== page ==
The next research paper ventures beyond the realm of education and into work-life and social media, in general. I researched and wrote the essay, “Send that Post; Ready Your Resume,” because I wanted to know more about the extent of free speech on platforms like Twitter and Facebook. I had read and watched news stories and followed some controversies regarding how companies were (or were not) disciplining, and even terminating, people for what they had posted on their personal accounts. I approached the paper thinking that I knew what answers I would find but was surprised by what I learned. The paper might appear to lack a strong thesis because my answer to whether “mean tweets” were fireable offenses honestly came down to two words: “It depends.” I found more legal factors to consider and that many organizations are only recently finding it necessary to create policies regarding such matters.

            I took the ideas from that research and considered more specifically how schools could effectively use social media and whether their administrators are doing so. For “Communiques from the Principals’ Offices: School Leaders on Twitter,” I read literature on best practices for using Twitter as a tool to build community, engage in and encourage professional development, and communicate school news to stakeholders. Then, I chose five administrators from schools in an underachieving school district, five from a highly rated school district, and five heads of private schools. I followed and analyzed their Twitter accounts for several weeks, finding that only one or two of the school leaders used their accounts to great effect. I later interviewed two other people: the head of a private school in Georgia and the superintendent of one of the districts whose administrators I had followed. The head of school had a deep-seeded distrust of social media and does not use it, preferring to let someone in the school’s public affairs office run a school account. The superintendent encourages his administrators to use social media, has standardized the formats of their Twitter handles, and offers a professional development session on how to use the platform. Both men have good reasons for their disparate views.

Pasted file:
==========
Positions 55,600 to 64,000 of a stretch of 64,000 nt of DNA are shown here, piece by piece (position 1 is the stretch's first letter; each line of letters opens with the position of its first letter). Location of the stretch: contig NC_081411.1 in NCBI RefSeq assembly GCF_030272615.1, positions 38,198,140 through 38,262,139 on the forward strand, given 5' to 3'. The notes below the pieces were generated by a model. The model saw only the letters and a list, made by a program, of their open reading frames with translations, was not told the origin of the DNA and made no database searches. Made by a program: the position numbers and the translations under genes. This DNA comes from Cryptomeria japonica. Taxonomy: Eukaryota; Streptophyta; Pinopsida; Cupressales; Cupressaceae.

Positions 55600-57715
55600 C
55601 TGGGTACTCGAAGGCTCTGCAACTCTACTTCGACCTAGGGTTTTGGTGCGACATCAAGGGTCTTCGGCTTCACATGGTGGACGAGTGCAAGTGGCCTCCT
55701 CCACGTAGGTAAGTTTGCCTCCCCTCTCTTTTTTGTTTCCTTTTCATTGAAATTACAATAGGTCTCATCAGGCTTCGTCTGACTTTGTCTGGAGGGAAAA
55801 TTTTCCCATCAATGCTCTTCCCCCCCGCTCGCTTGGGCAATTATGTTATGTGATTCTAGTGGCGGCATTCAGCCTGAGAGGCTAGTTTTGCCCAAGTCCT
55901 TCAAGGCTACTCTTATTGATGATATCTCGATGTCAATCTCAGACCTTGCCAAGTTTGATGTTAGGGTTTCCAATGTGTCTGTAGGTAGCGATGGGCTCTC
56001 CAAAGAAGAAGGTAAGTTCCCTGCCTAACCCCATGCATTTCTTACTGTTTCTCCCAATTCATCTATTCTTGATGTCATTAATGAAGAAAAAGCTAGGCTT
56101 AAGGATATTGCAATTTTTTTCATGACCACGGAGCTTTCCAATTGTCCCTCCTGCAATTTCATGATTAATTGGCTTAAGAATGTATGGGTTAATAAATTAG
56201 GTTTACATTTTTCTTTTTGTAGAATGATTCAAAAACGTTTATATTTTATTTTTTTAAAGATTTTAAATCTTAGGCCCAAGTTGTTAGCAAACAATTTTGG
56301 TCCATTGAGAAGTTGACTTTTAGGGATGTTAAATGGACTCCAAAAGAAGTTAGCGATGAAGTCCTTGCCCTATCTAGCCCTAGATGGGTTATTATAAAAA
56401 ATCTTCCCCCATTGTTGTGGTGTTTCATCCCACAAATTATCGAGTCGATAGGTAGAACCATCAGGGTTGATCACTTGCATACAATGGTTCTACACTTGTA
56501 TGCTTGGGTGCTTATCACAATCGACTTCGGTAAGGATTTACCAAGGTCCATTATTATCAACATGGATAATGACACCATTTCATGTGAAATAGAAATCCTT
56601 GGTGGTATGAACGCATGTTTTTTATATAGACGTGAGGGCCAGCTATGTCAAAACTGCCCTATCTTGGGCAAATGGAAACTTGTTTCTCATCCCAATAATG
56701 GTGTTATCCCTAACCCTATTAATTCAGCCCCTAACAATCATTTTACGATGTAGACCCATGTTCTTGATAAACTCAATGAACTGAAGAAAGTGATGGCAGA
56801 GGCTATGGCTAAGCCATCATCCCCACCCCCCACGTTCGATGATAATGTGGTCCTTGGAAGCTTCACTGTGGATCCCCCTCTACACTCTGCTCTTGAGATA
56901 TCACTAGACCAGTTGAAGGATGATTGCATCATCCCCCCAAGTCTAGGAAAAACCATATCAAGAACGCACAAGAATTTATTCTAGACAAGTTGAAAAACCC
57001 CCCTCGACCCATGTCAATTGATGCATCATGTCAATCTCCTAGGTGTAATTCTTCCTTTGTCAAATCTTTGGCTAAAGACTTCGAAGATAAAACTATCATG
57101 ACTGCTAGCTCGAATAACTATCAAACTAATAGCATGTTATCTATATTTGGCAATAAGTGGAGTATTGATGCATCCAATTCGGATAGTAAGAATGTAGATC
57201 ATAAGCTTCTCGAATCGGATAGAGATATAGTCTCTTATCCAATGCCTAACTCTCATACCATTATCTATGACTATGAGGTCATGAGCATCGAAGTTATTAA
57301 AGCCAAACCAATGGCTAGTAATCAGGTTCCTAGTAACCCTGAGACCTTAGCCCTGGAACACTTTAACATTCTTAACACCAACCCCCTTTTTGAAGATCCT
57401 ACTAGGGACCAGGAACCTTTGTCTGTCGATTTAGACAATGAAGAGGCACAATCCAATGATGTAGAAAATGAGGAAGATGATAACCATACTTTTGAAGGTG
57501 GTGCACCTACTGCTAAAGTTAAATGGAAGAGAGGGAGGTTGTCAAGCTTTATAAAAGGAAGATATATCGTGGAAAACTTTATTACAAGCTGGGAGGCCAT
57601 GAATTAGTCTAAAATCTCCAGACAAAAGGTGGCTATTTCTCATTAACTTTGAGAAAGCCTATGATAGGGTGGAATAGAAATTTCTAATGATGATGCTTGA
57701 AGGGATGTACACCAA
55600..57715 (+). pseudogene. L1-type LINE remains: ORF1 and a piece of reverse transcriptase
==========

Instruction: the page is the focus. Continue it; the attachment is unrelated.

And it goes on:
The next piece departs from the online world and research and leads back to the most important part of teaching: relationships. This reflective essay is titled, “Other People and Their Kids: Diffusing Family Meltdowns at 8:20 a.m.” In the essay, I write about one of the things for which colleges of education do not prepare its graduates: conferences with parents and guidance counselors. These are akin to academic interventions. The parents have noticed their child’s slipping grades and want to meet teachers to discuss what the child is doing wrong. The guidance counselor is a mediator and, in my experience, each of the student’s teachers are there. I used to dread these meetings. For one, they sometimes would not end until moments before (and sometimes after) the bell for first block. Second, the dynamic of the meeting becomes tense when the student is also there. To quote George Costanza, the students’ “worlds are colliding,” home life and school life. Worse, sometimes the vibe of the meeting becomes unbearably harsh. In the essay, I reflect on what I tried to do to make my turn to talk more productive and friendlier.